By Laode Arham
April 24, 2013
When Christians celebrated Good Friday on March 29 in the Cathedral church of Central Jakarta, the Istiqlal Mosque next door happily provided its parking space for the church’s congregation members. Standing next to each other, it’s hard to imagine why religious groups sometimes struggle to get along. A mosque neighbouring a church is not unusual in Indonesia. In Solo, Central Java, the Al-Hikmah Mosque was built adjacent to the Javanese Christian church. For more than 50 years, congregants at the mosque and the church have had a respectful relationship.
In Manado, North Sulawesi, a monument to five religious traditions in Indonesia – Islam, Catholicism, Protestantism, Hinduism and Buddhism – stands on Bukit Kasih (the Hill of Love). Five houses of worship are also built there. These examples of coexistence are a testament to the concepts of democracy and religious freedom in Indonesia as professed by two famous Muslim Indonesian scholars – Abdurrahman Wahid and Nurcholish Madjid.
So when a Protestant church in Setu, Bekasi, West Java, known for donating meat to the Muslim community during the Eid al-Adha holiday – which honours the willingness of the prophet Ibrahim (Abraham) to submit to God’s request to sacrifice his first born son – was demolished in March because it lacked a permit, it greatly concerned me and many other Indonesians. We firmly believe that democracy and religious freedom are tenets of Islam.
Revisiting the Islamic democratic philosophies of these two influential Muslim figures can help solve discrimination against minorities.
Abdurrahman Wahid – known as Gus Dur – was the chairman of Nahdlat ul Ulema (the largest mainstream Muslim organization in Indonesia) and a former Indonesian president. Nurcholish Madjid – known as Cak Nur – was a prominent Muslim intellectual and founder of Paramadina University and Paramadina Foundation, an Islamic learning center that promotes religious tolerance and pluralism.
Gus Dur changed a number of laws that drastically transformed the authoritarian and discriminatory system established during the 30-year regime of President Suharto (1967-1998) to a democratic one.
Gus Dur is often called the “father of the nation.” He embraced minorities by visiting churches and temples, and maintained warm relationships with minority religious leaders. He made it possible for Chinese-Indonesians to exercise their right to celebrate Chinese holidays. He also founded the Indonesian Conference on Religion and Peace, an organization that focuses on interfaith dialogue, and the Wahid Institute, which promotes democracy, peace and pluralism in Islam.
For Gus Dur, all men are equal under Islam. He envisioned Indonesia as a democratic country where every citizen enjoys equal rights in every aspect. “Not only is democracy not Haram [forbidden], it is compulsory in Islam. Enforcing democracy is one of Islam’s principles, which is Shura [consultation],” he once said.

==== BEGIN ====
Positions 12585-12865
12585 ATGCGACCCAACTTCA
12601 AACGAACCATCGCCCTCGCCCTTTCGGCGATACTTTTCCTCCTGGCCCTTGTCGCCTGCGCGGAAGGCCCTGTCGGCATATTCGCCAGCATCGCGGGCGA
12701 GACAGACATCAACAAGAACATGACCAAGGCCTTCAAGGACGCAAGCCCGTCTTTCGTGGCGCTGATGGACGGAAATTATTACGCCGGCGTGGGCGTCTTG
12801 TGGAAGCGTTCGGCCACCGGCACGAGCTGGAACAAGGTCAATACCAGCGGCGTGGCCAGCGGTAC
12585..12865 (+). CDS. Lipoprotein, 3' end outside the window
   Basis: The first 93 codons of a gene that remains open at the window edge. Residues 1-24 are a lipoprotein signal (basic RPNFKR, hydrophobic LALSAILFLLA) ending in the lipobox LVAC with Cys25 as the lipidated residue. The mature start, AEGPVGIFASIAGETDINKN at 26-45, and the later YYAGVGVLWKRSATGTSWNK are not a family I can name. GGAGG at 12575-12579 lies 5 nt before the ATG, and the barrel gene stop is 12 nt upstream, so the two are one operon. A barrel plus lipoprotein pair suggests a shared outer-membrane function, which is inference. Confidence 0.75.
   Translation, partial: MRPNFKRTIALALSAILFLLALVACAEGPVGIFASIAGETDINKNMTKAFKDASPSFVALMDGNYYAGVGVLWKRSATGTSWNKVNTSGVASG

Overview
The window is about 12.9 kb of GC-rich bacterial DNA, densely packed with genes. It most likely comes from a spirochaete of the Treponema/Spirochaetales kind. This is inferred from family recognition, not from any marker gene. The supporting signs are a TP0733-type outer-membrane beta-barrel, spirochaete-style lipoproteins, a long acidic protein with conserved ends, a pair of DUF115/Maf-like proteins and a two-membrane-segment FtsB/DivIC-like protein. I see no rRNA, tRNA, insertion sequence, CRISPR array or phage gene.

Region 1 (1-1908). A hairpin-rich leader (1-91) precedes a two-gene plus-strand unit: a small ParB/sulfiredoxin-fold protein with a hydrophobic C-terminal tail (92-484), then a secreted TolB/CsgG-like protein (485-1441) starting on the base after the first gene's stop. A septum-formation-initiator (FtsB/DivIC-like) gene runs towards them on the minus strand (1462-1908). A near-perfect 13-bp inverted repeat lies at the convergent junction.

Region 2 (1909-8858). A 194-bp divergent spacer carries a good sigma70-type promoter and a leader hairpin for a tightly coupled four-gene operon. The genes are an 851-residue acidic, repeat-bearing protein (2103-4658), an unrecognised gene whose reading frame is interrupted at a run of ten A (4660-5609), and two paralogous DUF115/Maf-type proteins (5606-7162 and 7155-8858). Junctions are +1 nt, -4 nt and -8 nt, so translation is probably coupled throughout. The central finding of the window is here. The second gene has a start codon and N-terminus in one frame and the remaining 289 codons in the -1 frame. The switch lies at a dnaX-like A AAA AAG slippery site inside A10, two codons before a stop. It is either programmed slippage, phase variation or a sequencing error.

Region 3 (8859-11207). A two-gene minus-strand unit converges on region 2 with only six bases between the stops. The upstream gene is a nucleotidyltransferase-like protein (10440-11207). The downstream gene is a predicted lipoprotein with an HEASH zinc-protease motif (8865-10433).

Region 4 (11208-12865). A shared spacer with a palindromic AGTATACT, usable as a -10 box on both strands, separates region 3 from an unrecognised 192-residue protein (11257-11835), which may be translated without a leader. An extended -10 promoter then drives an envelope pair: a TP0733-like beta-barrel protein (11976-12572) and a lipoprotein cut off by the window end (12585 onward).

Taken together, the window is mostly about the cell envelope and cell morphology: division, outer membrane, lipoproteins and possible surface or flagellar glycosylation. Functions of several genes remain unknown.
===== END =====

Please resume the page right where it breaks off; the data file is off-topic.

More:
Similarly, Cak Nur believed in equal rights for every citizen in building places of worship, teaching religious doctrines in the public space and participating in elections or political parties.
Cak Nur, who died in 2005, is still dearly referred to as “the teacher of the nation.” His Islamic democratic ideas are widely accepted by Muslim politicians and call for their participation in secular political parties such as Golkar, the political party that dominated Indonesia’s political scene during Suharto’s 30-year rule, and Demokrat, the winner of the 2009 election that reappointed Susilo Bambang Yudhoyono as Indonesia’s president.
Since the 2004 elections, Islamic and secular political parties have been collaborating in a coalition government supporting both religious Muslim and secular candidates. Every Indonesian is able to be a part of the government and to vote for Muslim and non-Muslim representatives. Even though the practice has been challenged by some, leaders from minority groups, such as Jakarta’s Christian Chinese-Indonesian vice governor, Basuki Tjahaja Purnama, have been gaining support among citizens and politicians alike.
National reflection on the true nature of Islam and a proper education of Islam’s democratic values – sourced from the thoughts and books of Gus Dur, Cak Nur and other prominent Muslim leaders – is urgently required to reduce instances of religiously based discrimination and violence.
It is the responsibility of intellectuals, political elites and civil society organizations to work together to provide a country-wide knowledge transfer of Islam’s democratic values to ensure minority groups are free to exercise their rights.
With national reflection and education on these values, I see a more tolerant nation in the future.
Laode Arham is an activist of Islam for democracy, human rights and the countering of violence in Indonesia. THE DAILY STAR publishes this commentary in collaboration with the Common Ground News Service